Blanquette of roast chicken
Blanquette of roast chicken

If there is a dish that has been made by at least three generations of women in my family, it has to be Blanquette. Funny name for the proverbial duvet cover of comfort foods methinks, but I think it refers more to the colour that the dish, which in its final stage, rewards the eye with a beautiful white colour and silky texture.
It is traditionally made with veal but the availability in Ireland is next to nil. On another note, I do not care too much for it, partly for ethical and anthropomorphism reasons… Don’t ask.

The original
The original

You can use fresh chicken breast and if you follow the strict rule of Blanquette making; it will implicate poaching the pieces in water, removing them and keeping the stock. I had though, a good bit of left over roasted and local organic chicken from the weekend. It normally goes into a homemade curry but I decided to apply the laws of family physics on that one and I am happy to say that I broke the code. The end justifies the means I guess.
If the normal vegetables accompanying the dish are mostly carrots and onions ( and maybe a bit of celery and a rosemary sprig), I decided to give it a Breton twist with cauliflower and a drizzle of fresh coriander pistou ( coriander, olive oil and a bit of garlic). Apart from that, I followed the rules… Here we go.

You’ll need:

For the dish

  • 2 carrots
  • 2 scallions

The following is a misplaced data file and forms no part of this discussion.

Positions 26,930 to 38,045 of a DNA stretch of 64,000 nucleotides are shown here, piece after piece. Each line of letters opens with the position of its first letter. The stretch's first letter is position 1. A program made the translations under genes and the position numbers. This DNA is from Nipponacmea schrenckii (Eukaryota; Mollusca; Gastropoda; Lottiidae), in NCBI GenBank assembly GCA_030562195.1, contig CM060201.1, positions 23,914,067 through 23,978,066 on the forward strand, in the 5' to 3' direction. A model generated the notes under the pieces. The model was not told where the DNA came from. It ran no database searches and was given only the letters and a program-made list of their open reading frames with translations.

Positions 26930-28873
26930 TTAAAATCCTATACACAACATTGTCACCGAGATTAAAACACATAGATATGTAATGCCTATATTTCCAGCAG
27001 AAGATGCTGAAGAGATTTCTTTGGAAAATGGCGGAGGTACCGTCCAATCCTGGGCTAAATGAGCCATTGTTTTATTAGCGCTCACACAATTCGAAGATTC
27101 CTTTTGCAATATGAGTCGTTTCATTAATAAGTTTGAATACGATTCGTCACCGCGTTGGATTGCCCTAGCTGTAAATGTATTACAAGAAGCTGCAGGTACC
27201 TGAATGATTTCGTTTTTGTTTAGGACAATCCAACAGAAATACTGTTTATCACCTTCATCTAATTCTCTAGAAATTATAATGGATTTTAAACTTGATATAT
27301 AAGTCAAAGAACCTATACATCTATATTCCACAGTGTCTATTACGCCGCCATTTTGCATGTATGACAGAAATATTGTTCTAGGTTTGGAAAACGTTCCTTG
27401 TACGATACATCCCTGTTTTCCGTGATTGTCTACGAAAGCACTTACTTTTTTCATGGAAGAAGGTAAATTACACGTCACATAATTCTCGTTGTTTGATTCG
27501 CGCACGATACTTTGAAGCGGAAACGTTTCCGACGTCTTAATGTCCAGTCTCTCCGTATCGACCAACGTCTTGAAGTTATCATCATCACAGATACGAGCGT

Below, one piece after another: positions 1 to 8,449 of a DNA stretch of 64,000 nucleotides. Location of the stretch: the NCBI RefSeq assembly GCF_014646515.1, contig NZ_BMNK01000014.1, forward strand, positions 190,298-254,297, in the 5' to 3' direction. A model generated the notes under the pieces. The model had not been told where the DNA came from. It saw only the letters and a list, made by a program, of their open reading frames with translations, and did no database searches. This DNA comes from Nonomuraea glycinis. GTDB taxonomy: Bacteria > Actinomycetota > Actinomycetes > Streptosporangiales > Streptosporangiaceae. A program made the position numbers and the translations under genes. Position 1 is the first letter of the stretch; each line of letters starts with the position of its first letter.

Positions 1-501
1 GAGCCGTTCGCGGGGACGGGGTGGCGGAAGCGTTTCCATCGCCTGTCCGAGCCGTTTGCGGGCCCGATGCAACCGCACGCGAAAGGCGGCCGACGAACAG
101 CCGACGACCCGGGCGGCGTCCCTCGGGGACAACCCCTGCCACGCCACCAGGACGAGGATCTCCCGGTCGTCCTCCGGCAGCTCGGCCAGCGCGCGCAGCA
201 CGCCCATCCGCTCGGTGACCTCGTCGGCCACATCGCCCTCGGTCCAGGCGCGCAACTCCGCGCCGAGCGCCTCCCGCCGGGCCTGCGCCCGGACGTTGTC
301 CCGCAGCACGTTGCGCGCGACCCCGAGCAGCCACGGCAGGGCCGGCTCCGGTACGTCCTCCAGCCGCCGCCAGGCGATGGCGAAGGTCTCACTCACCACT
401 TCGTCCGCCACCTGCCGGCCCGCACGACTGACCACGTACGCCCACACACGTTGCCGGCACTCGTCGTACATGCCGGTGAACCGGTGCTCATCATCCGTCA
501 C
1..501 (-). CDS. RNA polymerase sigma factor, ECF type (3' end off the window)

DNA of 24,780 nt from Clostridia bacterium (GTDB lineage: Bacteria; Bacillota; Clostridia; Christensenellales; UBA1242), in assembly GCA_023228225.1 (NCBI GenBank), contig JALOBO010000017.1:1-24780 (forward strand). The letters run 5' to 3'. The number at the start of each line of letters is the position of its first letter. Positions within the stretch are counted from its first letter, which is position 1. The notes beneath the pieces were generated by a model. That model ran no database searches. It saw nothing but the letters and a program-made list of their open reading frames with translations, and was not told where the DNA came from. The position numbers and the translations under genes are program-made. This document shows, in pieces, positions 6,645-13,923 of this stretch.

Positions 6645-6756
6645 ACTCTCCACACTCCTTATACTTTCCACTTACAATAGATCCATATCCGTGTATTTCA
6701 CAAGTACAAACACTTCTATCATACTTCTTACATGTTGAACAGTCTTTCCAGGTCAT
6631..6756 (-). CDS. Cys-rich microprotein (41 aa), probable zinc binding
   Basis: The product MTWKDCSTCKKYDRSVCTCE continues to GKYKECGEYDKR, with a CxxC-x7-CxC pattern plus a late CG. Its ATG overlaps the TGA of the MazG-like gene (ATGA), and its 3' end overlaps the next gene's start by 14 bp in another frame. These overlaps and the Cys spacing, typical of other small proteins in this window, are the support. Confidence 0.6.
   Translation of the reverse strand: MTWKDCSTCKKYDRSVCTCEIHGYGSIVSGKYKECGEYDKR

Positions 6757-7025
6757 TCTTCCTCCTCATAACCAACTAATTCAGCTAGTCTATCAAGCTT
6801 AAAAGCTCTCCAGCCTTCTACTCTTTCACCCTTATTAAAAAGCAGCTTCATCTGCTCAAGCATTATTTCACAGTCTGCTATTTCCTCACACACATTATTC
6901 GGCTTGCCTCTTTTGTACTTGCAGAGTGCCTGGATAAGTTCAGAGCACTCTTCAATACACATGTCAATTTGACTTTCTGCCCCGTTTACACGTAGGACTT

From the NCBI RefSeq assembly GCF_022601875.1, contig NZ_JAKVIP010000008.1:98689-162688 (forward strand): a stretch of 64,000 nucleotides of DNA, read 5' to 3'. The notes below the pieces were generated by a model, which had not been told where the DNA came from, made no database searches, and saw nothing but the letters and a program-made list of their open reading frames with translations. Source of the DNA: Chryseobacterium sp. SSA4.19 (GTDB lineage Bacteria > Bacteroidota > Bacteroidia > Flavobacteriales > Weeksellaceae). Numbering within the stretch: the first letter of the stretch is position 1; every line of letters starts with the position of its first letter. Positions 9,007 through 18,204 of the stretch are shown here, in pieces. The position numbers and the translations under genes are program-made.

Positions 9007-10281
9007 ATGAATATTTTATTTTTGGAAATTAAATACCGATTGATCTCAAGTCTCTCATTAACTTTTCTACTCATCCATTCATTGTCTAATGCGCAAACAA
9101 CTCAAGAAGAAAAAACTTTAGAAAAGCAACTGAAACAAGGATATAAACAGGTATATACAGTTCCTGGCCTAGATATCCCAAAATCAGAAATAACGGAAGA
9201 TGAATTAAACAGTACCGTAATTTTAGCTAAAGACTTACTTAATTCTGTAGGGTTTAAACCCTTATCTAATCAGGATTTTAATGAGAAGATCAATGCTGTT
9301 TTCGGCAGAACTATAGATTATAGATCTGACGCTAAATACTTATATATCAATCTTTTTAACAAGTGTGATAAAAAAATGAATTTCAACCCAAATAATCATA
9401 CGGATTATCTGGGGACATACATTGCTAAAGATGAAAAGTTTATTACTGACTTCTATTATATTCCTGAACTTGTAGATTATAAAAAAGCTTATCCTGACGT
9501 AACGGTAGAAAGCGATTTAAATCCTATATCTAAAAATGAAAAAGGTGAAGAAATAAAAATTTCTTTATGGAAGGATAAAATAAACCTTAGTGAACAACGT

• ½ a small cauliflower
  • 1 red onion
  • 2 cloves of garlic
  • Salt and pepper
  • The leftover of a roast chicken ( 1 breast, 1 leg etc)
  • 20cl of fresh cream
  • ½ a lemon

For the coriander pistou:

  • 1 bunch of fresh coriander
  • 1/2 clove of garlic
  • 1 pinch of salt

How to:

Peel and chop the carrots, portion the cauliflower into small pieces and wash well. Dice the red onion and slice the scallions. Sauté the vegetables together with the garlic cloves chopped in halves; add the salt and pepper and the pieces of roasted chicken. Cover with water to level and let the lot simmer gently for 30 minutes. In a bowl, mix the fresh cream and the egg yolk together; with a ladle, gently add a bit of the cooking juice and mix with a fork. You will pour that mix back into the pot before serving.
Leave the pot to simmer gently while you make the pistou. Wash the bunch of coriander, and chop, leaves and stalks. Blend or whiz with olive oil, a pinch of salt and ½ a garlic clove.
Pour the creamy bowl back into the pot but make sure it stays under boiling point. Stir and serve with couscous ( very fusion!), rice or boiled potatoes.

So it starts
So it starts
Roasted Chicken
Roasted Chicken
Scallions and garlic
Scallions and garlic
Blanquette de Poulet
Blanquette de Poulet

4 thoughts on “Blanquette

    1. Thank you Karinna, you are so kind; at the moment I am dodging the March showers, but when the sun is out, it is good. ( which is not always good for photography 😀 ).Which part of the world are you? I am just about getting the hang of food photography, but it is not easy 🙂

      1. I am in not-so-sunny Brighton. We have the sea on our doorstep but it has been very, very grey for what feels like ages now! I can’t wait for some sun and some warmth.

      2. I understand what you feel. The thing with Ireland is that you are almost certain the sun will show at some stage. In Brittany, we have the famous “Breton Drizzle” and it could last for three days 😦

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